West finals? Monty Williams wants Suns to celebrate this moment first — •
When Phoenix Suns head coach Monty Williams arrived back home on June 13 after advancing to the Western Conference finals, he was taken aback. Congratulation signs adorned the gate of the community and the road leading to his house. And when his garage door opened, there was one last surprise that warmed his heart.
“My 10-year-old boy [Micah] was already asleep, but he told my wife to, ‘Please wake me up when Dad gets home.’ I opened up the garage and he was just sitting there waiting on me,” Williams told • in a phone interview on Monday. “That was the coolest moment for me, was my 10-year-old sitting up waiting for his dad because he was so excited.”
Williams, 49, had a similar excitement seeing his Suns players celebrating after they swept the Denver Nuggets with a 125-118 road victory in Game 4.
Chris Paul and Williams shared a warm hug before the point guard went into the Ball Arena stands to embrace his parents and brother, C.J. Devin Booker also celebrated with his family nearby. Deandre Ayton, Torrey Craig and Cameron Payne danced in the locker room. And hours later, the team celebrated with hundreds of fans who had waited at Sky Harbor Airport for their return.
While the Suns have aspirations of winning the franchise’s first championship, after falling short in their only two appearances in 1976 and 1993, Williams believes it’s important to enjoy these moments, which include defeating the reigning champion Los Angeles Lakers in the first round.
“When stuff happens, we want to celebrate it and enjoy it for what it is and then turn the page and move forward,” Williams said. “I don’t think there is anything wrong with it. When Devin got the NBA Cares award, we celebrated as a team. No one saw it, but we did it.
“If you’ve been around our team and been around Jae [Crowder], Chris, Book and Mikal [Bridges], those guys are competitive. They’re not satisfied with anything. It’s the NBA thing to act like nothing happened. And you kind of get caught up in that. ‘Oh, it’s no big deal.’ Some people choose to do it that way, but everybody wants to win a title. But along the way, you got to enjoy those moments.”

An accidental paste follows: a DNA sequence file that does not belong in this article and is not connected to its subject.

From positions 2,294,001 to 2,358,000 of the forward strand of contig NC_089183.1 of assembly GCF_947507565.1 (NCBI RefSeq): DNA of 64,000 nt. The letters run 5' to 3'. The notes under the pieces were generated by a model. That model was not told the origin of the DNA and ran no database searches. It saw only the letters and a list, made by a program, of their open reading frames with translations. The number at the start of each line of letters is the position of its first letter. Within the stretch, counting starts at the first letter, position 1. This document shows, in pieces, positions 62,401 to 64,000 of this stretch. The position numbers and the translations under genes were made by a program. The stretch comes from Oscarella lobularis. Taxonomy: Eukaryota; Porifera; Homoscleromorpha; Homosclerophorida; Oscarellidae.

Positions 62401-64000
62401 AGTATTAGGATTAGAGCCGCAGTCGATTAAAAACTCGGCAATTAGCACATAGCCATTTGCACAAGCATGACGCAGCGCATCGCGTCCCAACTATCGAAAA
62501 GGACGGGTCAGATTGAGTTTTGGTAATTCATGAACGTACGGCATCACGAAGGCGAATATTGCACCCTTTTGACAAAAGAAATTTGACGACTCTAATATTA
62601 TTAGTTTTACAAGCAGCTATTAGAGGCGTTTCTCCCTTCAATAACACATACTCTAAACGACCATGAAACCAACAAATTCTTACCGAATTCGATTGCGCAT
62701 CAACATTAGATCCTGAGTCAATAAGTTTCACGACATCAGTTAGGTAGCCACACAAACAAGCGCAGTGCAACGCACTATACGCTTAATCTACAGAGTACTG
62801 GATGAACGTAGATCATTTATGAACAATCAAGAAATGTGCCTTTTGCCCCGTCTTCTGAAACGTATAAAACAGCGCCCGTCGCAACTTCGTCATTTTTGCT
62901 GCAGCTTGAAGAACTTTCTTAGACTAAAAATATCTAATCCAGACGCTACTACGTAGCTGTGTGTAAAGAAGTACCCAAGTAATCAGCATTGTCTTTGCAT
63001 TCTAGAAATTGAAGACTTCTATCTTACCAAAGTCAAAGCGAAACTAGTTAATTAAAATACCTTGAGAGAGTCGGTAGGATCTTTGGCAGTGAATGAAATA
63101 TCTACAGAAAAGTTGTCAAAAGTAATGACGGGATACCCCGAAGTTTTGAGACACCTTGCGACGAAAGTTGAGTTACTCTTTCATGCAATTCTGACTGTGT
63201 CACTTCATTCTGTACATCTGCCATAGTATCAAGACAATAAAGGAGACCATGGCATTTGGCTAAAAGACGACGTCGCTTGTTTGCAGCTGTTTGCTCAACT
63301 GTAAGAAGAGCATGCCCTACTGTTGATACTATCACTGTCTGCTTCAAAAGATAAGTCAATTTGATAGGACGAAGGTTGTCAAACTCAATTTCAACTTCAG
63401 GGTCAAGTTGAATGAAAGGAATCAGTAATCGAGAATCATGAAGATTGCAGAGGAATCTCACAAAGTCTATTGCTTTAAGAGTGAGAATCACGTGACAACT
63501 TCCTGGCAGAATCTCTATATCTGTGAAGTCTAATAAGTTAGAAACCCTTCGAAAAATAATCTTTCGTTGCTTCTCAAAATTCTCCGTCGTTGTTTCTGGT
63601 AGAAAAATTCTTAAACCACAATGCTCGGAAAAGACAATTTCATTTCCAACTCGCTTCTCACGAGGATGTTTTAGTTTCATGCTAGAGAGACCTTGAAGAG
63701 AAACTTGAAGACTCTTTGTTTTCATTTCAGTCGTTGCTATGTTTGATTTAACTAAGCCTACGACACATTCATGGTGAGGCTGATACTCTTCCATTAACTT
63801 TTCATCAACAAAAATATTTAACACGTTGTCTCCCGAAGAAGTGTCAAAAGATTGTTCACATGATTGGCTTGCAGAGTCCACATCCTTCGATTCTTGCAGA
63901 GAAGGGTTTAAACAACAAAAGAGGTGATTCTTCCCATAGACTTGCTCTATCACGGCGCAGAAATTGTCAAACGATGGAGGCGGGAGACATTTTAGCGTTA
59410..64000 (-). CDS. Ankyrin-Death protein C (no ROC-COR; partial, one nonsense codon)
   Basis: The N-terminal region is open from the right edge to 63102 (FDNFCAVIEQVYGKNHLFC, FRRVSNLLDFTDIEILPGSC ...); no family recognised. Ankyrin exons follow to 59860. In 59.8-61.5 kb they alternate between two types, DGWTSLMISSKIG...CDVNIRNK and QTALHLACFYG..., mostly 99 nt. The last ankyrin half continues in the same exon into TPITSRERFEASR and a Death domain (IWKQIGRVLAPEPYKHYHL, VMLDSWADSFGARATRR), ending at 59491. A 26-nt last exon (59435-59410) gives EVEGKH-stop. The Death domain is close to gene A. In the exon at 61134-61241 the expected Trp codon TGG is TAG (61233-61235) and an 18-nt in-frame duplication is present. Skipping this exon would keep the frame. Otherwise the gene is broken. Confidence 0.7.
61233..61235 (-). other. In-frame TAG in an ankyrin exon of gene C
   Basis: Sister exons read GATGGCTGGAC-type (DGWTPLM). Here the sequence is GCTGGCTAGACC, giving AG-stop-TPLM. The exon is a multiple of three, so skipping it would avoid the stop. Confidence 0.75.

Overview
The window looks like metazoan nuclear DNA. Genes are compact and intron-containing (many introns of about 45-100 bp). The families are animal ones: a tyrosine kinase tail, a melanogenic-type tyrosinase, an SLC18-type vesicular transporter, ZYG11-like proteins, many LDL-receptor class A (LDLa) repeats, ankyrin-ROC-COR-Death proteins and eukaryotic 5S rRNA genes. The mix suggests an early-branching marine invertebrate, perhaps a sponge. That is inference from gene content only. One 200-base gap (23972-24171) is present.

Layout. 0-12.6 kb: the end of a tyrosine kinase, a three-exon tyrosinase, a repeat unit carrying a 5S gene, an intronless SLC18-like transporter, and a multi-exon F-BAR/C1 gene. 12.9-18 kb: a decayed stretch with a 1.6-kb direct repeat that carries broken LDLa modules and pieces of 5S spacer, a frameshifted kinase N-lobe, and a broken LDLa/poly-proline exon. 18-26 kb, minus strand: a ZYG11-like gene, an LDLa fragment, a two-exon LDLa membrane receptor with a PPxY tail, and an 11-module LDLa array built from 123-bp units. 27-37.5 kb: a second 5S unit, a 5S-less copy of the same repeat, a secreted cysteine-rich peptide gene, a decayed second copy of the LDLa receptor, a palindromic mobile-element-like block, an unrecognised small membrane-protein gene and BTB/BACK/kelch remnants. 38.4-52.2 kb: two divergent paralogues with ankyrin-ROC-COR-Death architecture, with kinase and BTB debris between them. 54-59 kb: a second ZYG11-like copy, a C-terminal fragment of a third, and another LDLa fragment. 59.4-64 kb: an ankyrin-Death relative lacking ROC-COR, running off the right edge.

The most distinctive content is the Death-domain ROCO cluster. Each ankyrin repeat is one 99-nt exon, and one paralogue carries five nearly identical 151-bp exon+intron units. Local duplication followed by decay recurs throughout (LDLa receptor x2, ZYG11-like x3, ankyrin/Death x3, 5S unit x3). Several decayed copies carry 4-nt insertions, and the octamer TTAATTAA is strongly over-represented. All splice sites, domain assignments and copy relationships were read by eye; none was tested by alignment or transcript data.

Considering the challenges that Williams has overcome in his life, Paul understands why his coach relishes every chapter.
“ ’Mont’ has been through things in his life that a lot of people don’t necessarily come back from,” said Paul, who joined the Suns in a trade prior to this season and was previously coached by Williams with the New Orleans Hornets. “The mental stamina. Who he is as a person. Basketball aside, he means so much to me and my family. To be on this journey with him and to see it pay off is nice.
“We’re a lot alike. We stay locked in. I don’t feel good until the buzzer sounds. ‘Mont’ is the same way. When the series is over and the game is over, it is nice to share in these moments.”
Williams was a journeyman NBA player who overcame a heart condition in college to play 456 games with the New York Knicks, San Antonio Spurs, Nuggets, Orlando Magic and Philadelphia 76ers from 1994 to 2003. He began coaching as an intern with the Spurs during their 2005 championship season and was an assistant with the Portland Trail Blazers for five seasons before becoming head coach of the Hornets in 2010.
After his exit in New Orleans in 2015, Williams went on to become the associate head coach of the Oklahoma City Thunder. During this time, he endured personal tragedy when his first wife, Ingrid, died from injuries sustained in a car crash in Oklahoma City on Feb. 10, 2016. Williams, who has five children and has since remarried to Lisa Keeth, took time away from the game following that season.
In 2018, he joined Brett Brown’s staff in Philadelphia before taking the Suns job a year later. He took over a team that had a 19-63 record and now has Phoenix in the Western Conference finals for the first time since 2010.